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MIL OSI – Source: ACT Party – Press Release/Statement

Headline: Celebrating the legacy of Magna Carta

Delivered in the house on June 16, 2015. Video can be viewed here.

DAVID SEYMOUR (Leader—ACT): I seek leave to move a motion without notice to mark the 800th anniversary of Magna Carta.

MR SPEAKER: Can I just clarify with the member that this is a debatable motion that the member is proposing?


Mr SPEAKER: I will put the leave. Is there any objection to that course of action being followed? There is none.

DAVID SEYMOUR: I move, That this House note the 800th anniversary of Magna Carta, a document that Lord Denning described as “ … the greatest constitutional document of all times—the foundation of the freedom of the individual against the arbitrary authority of the despot.”, and that established the notion that the law is not simply the whim of the king or of Government, and that all are equal under the law and can be held to account, and thus, Magna Carta represents the foundation of the rights and freedoms that we enjoy today.

This month we celebrate the 800th anniversary of Magna Carta. It is a document that reminds us of the long and rich tradition of individual freedoms and legal rights that we enjoy. That tradition stretches back to the 13th century in Britain, not just back to 1840. Indeed, the Magna Carta itself was indebted to the earlier coronation charter of Henry I in 1100, a charter that was then ignored for a century.

Magna Carta itself was ignored and belittled initially, but with much struggle eventually achieved traction, it acquired a heritage, and symbolic force.

Magna Carta, which in Latin means “great charter”, paved the road to modern democracy. It can be thought of as representing the seed from which have grown many of the principles on which our democracy is based.

Meeting in 1215, feudal barons gathered outside London to define the limit of the powers of King John, forcing him to affix his seal to the charter. This charter was narrow in scope. It concerned the medieval relationship between the monarch and the barons, rather than the rights of ordinary people at that time. But over time that principle was extended. It planted the seed of an idea that extended and then generalised.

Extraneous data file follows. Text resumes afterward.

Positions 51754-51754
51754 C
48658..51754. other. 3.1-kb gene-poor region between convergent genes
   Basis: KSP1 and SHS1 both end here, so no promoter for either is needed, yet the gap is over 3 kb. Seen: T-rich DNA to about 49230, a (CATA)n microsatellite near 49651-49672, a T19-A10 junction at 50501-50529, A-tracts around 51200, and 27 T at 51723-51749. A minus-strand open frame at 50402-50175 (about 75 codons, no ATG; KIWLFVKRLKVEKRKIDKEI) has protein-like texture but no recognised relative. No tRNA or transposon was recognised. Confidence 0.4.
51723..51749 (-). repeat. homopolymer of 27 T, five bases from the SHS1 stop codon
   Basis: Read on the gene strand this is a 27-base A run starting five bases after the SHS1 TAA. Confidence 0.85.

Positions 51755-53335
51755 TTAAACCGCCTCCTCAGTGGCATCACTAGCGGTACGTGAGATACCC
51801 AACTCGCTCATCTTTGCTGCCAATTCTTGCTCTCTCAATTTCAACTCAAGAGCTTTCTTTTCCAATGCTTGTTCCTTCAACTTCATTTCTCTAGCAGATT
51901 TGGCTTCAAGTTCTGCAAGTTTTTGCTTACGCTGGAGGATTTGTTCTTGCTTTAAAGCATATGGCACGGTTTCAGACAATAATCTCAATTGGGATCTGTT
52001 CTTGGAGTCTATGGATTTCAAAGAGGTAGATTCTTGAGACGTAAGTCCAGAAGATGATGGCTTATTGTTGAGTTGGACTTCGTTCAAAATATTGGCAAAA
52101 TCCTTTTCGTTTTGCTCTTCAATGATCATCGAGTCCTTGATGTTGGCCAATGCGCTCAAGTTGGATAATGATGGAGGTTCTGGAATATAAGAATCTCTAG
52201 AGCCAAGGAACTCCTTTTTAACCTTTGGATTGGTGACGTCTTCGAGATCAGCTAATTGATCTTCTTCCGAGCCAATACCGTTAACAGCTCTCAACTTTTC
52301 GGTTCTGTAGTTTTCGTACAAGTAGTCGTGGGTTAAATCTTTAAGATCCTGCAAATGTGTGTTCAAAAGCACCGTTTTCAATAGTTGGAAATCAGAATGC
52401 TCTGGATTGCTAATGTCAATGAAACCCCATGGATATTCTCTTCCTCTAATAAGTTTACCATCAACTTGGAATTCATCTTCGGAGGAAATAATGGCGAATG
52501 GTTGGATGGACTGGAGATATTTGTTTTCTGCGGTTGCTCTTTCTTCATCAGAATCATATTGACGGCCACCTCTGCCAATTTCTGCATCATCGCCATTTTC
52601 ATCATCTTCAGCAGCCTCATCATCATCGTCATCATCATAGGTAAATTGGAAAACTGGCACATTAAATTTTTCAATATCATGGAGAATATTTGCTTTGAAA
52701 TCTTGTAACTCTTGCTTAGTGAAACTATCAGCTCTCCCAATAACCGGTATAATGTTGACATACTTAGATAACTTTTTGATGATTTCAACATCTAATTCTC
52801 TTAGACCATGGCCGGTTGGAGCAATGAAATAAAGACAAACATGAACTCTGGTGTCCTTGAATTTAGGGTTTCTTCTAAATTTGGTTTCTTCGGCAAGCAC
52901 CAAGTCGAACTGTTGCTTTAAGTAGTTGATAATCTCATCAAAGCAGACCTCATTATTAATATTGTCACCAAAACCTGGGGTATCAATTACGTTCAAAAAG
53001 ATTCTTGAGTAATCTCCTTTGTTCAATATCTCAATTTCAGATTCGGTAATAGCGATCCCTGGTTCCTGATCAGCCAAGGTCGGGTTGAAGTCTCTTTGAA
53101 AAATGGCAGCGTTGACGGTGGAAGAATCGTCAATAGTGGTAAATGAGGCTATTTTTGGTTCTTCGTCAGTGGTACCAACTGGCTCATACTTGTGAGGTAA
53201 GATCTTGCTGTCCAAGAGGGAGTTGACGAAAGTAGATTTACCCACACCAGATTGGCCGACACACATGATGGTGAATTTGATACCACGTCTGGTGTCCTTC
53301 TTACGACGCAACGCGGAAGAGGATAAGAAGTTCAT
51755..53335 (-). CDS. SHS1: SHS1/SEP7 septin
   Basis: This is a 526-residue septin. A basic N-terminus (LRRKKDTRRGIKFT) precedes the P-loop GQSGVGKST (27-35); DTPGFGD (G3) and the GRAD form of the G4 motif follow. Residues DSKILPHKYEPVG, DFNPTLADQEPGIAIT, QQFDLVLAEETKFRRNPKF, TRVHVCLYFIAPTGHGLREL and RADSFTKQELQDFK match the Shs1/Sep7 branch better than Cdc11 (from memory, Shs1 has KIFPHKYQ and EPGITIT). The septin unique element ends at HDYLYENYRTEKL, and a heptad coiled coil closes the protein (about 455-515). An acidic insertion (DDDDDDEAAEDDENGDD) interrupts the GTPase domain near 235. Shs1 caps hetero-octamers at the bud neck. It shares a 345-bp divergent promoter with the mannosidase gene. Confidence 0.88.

Ultimately, and with great struggle, because rulers do not easily give up their powers, it granted every citizen individual freedoms, laying the foundation for constitutional rights and for this House and our Parliament.

The American Constitution and Bill of Rights were both based upon principles laid out in the charter. It was used by Thomas Jefferson when he established the Declaration of Independence. The violations of English common law in the American colonies by King George were what provided Jefferson with ample argument, writing his Declaration of Independence from that monarchy. The fifth amendment of the US Constitution, saying that all citizens cannot be deprived of life, liberty, and the pursuit of happiness, echoes the centuries-old Magna Carta resolutions. The charter was the first document declaring that the king or queen had to abide by the laws of the land.

In the modern context it requires that our rulers—temporary as they may be—must operate within those laws of the land. Thus, Magna Carta has come to symbolise the principle that everybody is subject to the law and that nobody, not even a king or queen, is above it. It is a symbol of liberty.

At the time of the 800th anniversary of the signing of Magna Carta it is therefore fitting that this Parliament marks this anniversary, remembers our political past, and works to build on those liberties so painfully acquired over the eight centuries since the signing of Magna Carta. Thank you.